To provide this probative value, we quantify the cost of a 51% attack. We know that such attack determined the security of a blockchain. It exists some studies on this question, all from computing point of view or with theoretical models with ad hoc assumptions (Bradbury 2013; Kroll et al. 2015). Here, we quantify this attack looking at the revenues which it can create for the miners, and we provide, for each blockchain, a corresponding cost. We call this value the probative value associated with the blockchain and it will provide some ranking between the blockchains distinguishing those which are easy to attack (low cost) comparing to those which are difficult to attack (high cost).1

Thus, we consider several other features inherent to any blockchain. It concerns characteristics associated with its financial value: (1) the market capitalization, (2) the volatility, and (3) a form of governance (Gattesci et al. 2017; Blemus and Guégan 2018). These properties provide interesting information for the investor with respect to his risk adverse behaviour looking at new crypto-assets whose volatility is generally important. We give the information at a certain date and for the volatility to different periods. Concerning the governance of the blockchain, we verify if the code can be changed in an easy way or not, driving the potential creation of forks which is also important for the investors.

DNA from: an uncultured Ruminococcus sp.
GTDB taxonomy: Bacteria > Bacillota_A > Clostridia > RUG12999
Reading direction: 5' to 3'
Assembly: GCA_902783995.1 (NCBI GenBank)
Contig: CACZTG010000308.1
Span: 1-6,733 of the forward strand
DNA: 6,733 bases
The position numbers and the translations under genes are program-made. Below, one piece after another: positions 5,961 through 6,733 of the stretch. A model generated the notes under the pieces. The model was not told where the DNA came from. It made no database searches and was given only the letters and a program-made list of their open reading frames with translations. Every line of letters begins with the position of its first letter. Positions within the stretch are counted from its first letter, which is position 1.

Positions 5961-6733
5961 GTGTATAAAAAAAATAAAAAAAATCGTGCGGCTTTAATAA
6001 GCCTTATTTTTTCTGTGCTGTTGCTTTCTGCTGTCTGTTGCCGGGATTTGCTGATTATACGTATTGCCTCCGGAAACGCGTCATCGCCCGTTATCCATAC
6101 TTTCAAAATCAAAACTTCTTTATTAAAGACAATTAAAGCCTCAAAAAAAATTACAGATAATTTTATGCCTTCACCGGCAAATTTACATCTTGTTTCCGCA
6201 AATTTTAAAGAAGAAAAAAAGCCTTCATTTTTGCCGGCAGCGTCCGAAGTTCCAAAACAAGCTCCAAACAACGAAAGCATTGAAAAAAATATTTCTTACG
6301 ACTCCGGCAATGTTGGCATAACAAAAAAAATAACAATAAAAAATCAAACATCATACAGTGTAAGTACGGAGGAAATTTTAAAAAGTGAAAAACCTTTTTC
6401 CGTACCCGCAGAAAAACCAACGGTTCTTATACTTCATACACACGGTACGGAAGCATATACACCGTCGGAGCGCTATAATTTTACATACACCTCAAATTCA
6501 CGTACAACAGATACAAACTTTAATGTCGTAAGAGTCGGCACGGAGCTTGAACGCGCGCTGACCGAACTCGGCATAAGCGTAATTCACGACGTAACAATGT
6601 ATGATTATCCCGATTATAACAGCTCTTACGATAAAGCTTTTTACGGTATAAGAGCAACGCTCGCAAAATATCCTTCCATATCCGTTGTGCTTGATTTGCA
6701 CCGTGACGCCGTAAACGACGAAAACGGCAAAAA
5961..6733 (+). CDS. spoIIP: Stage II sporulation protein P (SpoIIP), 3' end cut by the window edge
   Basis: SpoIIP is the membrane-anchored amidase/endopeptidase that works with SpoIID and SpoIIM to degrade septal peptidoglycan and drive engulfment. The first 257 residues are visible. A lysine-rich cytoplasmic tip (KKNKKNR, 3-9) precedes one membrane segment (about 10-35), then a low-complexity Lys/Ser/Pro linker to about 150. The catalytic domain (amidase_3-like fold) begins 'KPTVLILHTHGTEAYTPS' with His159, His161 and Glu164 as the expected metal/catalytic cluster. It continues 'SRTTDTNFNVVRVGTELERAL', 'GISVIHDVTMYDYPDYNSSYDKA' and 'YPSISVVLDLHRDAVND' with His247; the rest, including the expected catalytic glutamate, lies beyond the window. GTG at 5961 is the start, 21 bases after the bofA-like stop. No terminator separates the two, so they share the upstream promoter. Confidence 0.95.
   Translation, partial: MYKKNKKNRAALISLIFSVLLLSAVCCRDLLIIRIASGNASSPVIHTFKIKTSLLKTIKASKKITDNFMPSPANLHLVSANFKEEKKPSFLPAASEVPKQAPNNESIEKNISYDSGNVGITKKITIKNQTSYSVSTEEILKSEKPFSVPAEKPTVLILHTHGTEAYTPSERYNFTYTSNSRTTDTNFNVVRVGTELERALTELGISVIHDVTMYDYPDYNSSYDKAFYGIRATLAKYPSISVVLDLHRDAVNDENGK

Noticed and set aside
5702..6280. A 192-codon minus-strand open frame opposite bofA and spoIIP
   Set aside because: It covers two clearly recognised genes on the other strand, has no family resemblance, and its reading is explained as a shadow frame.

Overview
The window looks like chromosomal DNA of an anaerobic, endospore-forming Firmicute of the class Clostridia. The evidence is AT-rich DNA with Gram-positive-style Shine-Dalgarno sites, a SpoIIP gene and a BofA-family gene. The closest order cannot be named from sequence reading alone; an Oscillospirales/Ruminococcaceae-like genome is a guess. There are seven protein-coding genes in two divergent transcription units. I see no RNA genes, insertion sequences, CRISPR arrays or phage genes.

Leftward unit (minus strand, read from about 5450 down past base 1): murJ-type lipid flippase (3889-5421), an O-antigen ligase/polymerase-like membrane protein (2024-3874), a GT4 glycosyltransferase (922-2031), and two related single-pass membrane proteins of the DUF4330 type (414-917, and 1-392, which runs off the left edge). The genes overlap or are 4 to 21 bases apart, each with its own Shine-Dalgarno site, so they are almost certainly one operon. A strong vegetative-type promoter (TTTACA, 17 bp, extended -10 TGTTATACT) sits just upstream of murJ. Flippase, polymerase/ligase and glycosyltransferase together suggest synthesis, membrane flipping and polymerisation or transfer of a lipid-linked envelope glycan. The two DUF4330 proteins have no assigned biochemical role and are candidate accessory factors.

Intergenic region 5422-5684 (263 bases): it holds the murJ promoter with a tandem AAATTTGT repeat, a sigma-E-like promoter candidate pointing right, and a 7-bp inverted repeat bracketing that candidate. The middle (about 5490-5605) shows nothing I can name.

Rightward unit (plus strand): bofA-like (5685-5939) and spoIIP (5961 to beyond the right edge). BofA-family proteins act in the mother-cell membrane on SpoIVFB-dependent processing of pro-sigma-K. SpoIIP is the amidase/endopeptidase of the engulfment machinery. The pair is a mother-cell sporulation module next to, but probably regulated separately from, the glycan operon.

The methodology proposed in this paper is new and important for firms but also for banks and insurance companies which want to implement some blockchain inside their business, because the main point is the choice of the protocol which underlines the process. The probative value proposed in this paper is a new way to understand the use of blockchain process and to compare the blockchains between them. The estimation of the probative value also makes it possible to obtain an economic value, because it is calculated on the basis of a specific market: that of the cost of mining, whose actors are constantly seeking balance and optimal arbitration. We also analyse how the probative value can be used from a managerial point of view depending on the goods or transactions will be transferred through this blockchain protocol.